Did They Read the Sensitivity Analysis?

Their objection to the inclusion of the Kraemer and Kemmler papers are moot, anyway, because I performed a sensitivity analysis on the data, which was shown quite clearly in Table 3 of my paper.  In this sensitivity analysis, I removed each study from the analysis one at a time, and then re-analyzed the data.  This was to determine if any one study was dramatically influencing my results.  It turned out that no study dramatically influenced my results, and that includes the Kraemer and Kemmler papers.  The fact is, my results were the same even when the Kraemer or Kemmler paper was removed from the analysis.  It is baffling why these authors would miss or ignore such a fact.

Be Wary of Incomplete "Evidence-Based" Reviews

The authors went on to state:

 Readers should be wary of meta-analyses that attempt to consider an assortment of differing research and provide a single conclusive statement, as Krieger [138] appears to have done.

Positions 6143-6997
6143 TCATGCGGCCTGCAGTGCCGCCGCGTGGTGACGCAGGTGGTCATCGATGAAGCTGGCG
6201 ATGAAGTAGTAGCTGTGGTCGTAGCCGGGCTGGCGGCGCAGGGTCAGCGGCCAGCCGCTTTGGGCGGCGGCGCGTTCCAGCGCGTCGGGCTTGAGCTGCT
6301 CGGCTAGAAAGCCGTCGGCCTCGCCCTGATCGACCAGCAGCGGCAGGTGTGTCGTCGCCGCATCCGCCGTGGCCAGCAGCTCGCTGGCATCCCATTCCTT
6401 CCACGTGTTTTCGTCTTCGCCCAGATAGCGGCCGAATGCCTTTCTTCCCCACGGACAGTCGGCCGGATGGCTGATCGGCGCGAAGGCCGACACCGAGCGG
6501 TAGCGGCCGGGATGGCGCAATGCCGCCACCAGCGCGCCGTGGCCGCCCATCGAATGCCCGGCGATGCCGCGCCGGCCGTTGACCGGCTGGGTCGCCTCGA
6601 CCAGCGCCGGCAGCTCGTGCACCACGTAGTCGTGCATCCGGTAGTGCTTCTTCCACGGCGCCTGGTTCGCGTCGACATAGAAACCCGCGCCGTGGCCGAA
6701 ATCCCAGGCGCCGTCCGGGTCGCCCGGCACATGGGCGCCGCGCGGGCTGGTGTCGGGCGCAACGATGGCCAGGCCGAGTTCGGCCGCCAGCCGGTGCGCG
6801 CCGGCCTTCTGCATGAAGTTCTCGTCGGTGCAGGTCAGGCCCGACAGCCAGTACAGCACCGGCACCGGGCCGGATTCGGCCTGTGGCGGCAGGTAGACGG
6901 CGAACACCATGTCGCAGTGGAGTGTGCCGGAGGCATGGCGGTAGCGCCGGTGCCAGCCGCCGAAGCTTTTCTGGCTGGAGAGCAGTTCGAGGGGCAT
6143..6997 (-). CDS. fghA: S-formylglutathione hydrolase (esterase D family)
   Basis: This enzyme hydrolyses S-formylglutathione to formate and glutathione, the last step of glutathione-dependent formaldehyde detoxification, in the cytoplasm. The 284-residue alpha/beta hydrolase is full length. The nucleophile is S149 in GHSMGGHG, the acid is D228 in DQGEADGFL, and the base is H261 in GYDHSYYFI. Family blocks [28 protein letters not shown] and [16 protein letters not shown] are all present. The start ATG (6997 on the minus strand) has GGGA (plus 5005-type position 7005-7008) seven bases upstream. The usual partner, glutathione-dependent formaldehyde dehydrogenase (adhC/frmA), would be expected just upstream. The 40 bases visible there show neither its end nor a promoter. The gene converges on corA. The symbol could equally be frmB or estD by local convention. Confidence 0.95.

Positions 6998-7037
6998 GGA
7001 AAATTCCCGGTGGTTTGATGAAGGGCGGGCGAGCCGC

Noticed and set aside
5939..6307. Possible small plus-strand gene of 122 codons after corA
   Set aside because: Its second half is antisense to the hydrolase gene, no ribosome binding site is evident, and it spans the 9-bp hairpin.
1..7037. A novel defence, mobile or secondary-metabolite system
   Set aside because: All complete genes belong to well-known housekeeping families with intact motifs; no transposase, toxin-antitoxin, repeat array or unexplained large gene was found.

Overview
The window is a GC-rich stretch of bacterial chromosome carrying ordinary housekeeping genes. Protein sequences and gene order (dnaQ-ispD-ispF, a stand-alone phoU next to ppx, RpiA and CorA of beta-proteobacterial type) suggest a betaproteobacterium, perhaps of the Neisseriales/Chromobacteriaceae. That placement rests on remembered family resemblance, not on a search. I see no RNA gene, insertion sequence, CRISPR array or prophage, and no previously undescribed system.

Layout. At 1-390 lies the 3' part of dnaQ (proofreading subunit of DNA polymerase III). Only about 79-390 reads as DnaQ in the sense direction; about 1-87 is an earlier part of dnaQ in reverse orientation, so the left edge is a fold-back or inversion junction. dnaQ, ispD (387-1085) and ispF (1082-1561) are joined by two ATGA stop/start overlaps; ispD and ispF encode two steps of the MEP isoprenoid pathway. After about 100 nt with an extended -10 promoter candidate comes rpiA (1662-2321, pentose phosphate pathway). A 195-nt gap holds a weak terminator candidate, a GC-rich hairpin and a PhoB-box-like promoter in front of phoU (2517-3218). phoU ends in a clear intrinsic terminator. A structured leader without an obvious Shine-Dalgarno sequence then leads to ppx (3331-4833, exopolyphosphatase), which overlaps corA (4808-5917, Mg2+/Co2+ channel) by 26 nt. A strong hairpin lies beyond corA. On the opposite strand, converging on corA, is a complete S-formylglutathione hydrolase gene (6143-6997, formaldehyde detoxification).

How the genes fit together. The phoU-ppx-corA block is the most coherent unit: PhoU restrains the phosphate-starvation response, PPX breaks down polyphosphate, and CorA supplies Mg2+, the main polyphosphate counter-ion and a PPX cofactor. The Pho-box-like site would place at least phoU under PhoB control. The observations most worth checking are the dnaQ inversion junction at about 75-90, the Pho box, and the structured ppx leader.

The reality is that there is no need to be wary of meta-analyses, when those meta-analyses are properly conducted in a well-defined, appropriate fashion, as mine was done.  Meta-analyses can provide important information, especially when you have a large body of conflicting, underpowered studies with small sample sizes.  This is true when it comes to the population of studies comparing single to multiple sets; many have inadequate sample sizes to detect differences between groups.  When you fail to statistically detect a difference between two groups, when a true difference exists, this is known as a Type II error.  Unfortunately, the authors of this "evidence based review", as well as individuals such as Dr. Carpinelli, completely ignore the issue of statistical power in resistance training studies.  Statistical power is a big problem in many exercise studies, since many studies have very small samples.  When you have a large number of studies with small samples, many of them will fail to show significant differences just based on random chance alone, even if a difference exists.  Meta-analyses, when done in an appropriate manner, can help give us an idea of the overall trend among a body of studies.  As stated by Finckh and Tramèr in their paper on the strength and weakness of meta-analysis: